The most-watched YouTube video created by the Romney campaign, ‘Bump in the Road,’ has been viewed about 400,000 times in the 10 months it has been online. Compare that to the YouTube parody video, ‘Will the Real Mitt Romney Please Stand Up,’ created by an Australian student: The video went viral on the Internet last month and has hit over 3 million views. Experts point out that volume of views doesn’t mean everything: Many of the viewers of the parody video may have been unable or unlikely to vote for Romney.

Social-media tools are great for challenger candidates and activists, because they provide a cheap and easy way to find and organize fellow supporters. The tea party group FreedomWorks used social-media tools to unseat moderate Republicans in 2010, and plans to redouble its efforts in 2012. By democratizing the conversation and empowering individuals, social-media tools -- really the Internet in general—creates a more fast-paced, diffuse media environment, where a chance comment made in a TV interview (think Romney as an Etch A Sketch) can instantly be picked up and broadcast to news sources around the world. 

Social-media tools provide campaigns with another, less obvious opportunity: With so much personal information now being shared online, analyzing all that personal data allows campaigns to learn more about their supporters. Campaigns can use personal data from Facebook profiles to figure out if viewers of a certain show are more likely to back a certain candidate, for example.

“Obviously, these types of studies and analysis have been done in the past. They’re not new,” Ruffini said. But with more and more people sharing personal details online, sifting through all that data could make online advertizing and messaging highly individualized. 

 “In many ways, this is going to be the election of big data and social data,” Ruffini said. The Obama campaign, Ruffini said, is “applying commercial-grade data mining to politics for the first time.” 

Using social-media data to target voters is still in its infancy, experts say. On Facebook, the easiest way to target voters is to create a targeted Facebook page: a page for supporters living in Ohio, for example.  “I think that’s going to be an intersection between the microtargeting and the message,” said Eric Frenchman, chief Internet strategist at Campaign Solutions.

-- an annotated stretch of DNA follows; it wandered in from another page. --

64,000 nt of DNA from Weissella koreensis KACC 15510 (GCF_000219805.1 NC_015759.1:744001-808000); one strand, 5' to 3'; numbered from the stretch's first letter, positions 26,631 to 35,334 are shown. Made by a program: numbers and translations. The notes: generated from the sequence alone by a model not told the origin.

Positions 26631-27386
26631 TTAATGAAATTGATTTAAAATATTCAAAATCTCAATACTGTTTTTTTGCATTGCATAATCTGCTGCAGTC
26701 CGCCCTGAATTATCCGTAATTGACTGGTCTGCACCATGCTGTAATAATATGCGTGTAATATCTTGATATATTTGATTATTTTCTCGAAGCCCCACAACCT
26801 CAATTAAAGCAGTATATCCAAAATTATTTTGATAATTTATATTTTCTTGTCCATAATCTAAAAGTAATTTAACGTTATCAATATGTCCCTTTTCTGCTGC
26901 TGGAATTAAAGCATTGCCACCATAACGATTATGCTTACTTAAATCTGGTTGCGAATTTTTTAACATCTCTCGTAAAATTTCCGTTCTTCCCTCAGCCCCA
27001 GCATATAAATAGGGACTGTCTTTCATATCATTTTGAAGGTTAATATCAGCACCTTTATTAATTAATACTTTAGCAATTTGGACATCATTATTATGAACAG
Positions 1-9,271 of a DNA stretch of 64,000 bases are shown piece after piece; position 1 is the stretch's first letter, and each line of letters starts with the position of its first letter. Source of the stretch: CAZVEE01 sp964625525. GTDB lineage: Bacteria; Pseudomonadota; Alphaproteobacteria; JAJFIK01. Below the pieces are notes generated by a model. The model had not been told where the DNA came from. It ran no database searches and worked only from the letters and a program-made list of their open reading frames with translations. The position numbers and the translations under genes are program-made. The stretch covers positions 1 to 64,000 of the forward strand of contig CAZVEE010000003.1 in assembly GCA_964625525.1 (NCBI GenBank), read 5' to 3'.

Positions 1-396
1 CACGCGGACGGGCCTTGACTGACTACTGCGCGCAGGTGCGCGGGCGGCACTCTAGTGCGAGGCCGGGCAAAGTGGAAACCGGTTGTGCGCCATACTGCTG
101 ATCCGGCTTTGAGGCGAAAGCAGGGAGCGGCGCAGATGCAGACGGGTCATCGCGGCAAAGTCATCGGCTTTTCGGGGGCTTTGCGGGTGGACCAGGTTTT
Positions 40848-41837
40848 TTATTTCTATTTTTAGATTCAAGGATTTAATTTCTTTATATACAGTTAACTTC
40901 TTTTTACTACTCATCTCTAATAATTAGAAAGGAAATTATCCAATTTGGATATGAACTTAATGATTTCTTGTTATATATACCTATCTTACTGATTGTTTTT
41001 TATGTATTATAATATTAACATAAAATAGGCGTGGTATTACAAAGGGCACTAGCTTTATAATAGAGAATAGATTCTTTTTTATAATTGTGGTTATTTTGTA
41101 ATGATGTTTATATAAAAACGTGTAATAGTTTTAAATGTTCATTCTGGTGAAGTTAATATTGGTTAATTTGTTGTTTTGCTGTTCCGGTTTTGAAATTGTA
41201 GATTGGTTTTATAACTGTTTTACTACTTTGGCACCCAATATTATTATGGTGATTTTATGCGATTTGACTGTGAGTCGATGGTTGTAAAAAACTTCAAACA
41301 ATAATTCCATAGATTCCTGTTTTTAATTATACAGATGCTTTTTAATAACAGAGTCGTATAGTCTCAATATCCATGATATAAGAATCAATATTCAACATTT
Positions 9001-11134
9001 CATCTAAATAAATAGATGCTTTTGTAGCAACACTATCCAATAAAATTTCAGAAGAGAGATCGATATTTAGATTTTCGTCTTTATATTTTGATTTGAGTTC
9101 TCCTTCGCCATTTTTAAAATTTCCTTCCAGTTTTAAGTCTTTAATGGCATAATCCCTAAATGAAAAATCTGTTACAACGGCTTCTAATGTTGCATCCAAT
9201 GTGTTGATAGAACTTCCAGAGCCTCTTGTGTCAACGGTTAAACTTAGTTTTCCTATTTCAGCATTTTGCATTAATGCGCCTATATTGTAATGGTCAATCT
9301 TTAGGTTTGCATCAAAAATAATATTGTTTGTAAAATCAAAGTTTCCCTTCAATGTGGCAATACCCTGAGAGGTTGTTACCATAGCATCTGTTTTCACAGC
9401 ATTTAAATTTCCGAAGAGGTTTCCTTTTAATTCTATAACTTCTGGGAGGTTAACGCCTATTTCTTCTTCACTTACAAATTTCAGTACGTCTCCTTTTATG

A campaign’s biggest data-collection opportunity may be through its website and apps, not through social-media platforms. doesn’t just record when visitors donate or sign up to attend an event; the site also collects ‘passive’ data, like the IP addresses of computers that access the site and the location of mobile devices that interact with the campaign’s mobile app.

Experts say that e-mail is still the single best way to reach individuals and to raise money online. E-mail, Frenchman said, is “like a key” to a campaign’s database of supporters.

“With e-mail, you can really segment,” Davis said. The Obama campaign tracks who opens the campaign’s e-mails, and tailors messages to reflect whether the individual receiving the message has donated to the campaign before and the kind of events he or she has previously attended.

But these days, e-mail inboxes are overflowing, Twitter feeds are constantly updating, and most people don’t go on Facebook to find out more about a campaign—they go to look at photos of their cousin’s wedding. Social media is both a messaging opportunity and a messaging challenge -- a new way to learn about and target supporters, but also a place where opponents can seize upon and subvert a carefully crafted message.

“The question is, are the swing voters influenceable by social media? And how much does it cost to influence them? ” said Peter Pasi, executive vice president at Emotive LLC and an adviser to Sen. Rick Santorum’s campaign.

This November, campaigns will fight to ensure that their candidate’s message is the last thing voters sees on their smartphones as they walk into the voting booth. Whether or not voters respond is up to them.